Forest Service officials may trim several hundred acres off their 1,560-acre Payson IV land exchange proposal in anticipation of rising land values.
The Forest Service, which had planned to trade public land in and around Payson for private property in forests across the state, may trade the property in phases to give the land time to increase in value.
"If we break up the land into two or three parcels, and sell them over time, the return to the federal government will be much higher," Forest Service land specialist Rod Byers said.
The new strategy was recommended by a national review team -- a new government oversight committee charged with making sure Uncle Sam gets the best land-exchange bang for the buck.
"One of the major points of contention nationwide has been whether the federal government has been getting fair returns on its land exchanges," Byers said. "In most cases, it has, but in some cases it hasn't.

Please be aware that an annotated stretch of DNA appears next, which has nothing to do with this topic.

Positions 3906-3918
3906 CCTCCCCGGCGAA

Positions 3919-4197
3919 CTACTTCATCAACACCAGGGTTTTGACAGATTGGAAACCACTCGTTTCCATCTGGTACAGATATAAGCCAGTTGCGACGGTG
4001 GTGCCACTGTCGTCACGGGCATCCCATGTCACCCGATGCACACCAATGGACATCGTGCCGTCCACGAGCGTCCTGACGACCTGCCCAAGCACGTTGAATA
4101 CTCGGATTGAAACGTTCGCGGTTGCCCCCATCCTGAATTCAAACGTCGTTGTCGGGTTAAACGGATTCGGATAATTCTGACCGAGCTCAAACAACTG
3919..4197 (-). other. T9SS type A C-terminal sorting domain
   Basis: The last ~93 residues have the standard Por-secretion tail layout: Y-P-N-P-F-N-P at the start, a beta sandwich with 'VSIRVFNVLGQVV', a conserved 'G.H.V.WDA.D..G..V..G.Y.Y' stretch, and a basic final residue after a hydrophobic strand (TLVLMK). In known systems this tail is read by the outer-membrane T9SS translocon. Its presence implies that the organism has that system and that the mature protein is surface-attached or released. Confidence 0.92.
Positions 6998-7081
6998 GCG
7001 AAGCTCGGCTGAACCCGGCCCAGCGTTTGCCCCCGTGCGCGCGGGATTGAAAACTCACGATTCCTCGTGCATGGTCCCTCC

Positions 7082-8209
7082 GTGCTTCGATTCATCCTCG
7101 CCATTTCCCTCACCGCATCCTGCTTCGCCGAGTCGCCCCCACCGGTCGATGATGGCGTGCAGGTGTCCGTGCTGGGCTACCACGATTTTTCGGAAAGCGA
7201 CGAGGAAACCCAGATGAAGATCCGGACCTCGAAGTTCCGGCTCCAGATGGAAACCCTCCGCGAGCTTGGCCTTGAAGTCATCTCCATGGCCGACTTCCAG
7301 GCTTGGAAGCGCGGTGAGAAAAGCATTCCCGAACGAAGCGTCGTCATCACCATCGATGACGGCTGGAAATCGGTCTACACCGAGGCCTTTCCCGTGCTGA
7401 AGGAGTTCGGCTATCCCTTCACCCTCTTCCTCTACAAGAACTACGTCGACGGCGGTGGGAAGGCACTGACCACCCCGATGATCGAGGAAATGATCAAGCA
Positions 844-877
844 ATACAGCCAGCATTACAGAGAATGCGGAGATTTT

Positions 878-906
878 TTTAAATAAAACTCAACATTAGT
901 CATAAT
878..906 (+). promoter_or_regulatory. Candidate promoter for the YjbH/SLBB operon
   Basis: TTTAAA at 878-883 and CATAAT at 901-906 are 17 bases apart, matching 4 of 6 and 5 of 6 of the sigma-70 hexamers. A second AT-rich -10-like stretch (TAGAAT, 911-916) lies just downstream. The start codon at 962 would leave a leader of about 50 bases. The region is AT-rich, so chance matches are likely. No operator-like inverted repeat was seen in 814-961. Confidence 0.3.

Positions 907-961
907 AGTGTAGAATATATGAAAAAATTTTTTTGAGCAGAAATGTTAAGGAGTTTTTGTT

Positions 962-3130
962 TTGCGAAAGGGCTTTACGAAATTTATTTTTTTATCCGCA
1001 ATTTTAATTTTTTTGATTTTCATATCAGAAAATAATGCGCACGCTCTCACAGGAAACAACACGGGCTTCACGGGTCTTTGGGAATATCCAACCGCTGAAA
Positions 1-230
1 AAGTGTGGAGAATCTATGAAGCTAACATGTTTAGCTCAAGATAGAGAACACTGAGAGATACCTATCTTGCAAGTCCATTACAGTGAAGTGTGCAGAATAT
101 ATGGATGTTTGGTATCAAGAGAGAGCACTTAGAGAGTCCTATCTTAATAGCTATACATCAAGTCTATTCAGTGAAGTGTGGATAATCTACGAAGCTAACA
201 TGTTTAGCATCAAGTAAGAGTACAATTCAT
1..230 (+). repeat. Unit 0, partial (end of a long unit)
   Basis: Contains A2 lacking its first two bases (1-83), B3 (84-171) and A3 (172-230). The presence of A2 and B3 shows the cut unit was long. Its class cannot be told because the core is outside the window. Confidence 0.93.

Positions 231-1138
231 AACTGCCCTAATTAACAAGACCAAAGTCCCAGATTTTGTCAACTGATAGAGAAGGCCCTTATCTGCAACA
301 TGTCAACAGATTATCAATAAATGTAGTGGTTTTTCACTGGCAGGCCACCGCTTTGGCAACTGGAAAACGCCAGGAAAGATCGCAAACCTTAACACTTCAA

"The national review team was created to make sure land exchanges meet specialized criteria and the lands being exchanged are appropriate. It's a relatively new level of review, and our land exchanges are some of the first to go through the process."
Regional Forester Ellenor Towns is expected to decide whether to pair down the Payson IV land exchange by the end of April.
Three other land exchanges also are under way in the Rim country -- the 142-acre Star Valley II exchange in Star Valley, the 142-acre Ellison Creek exchange northeast of Payson and the 273-acre Tonto Apache exchange east of the reservation.
Forest officials expect to open the Ellison Creek and Star Valley II exchanges to go to public review this summer after completing environmental studies for both projects.
Land appraisals for the Tonto Apache exchange are under way and will likely be complete by fall, Byers said. The Forest Service could begin its environmental analysis on that exchange sometime this spring.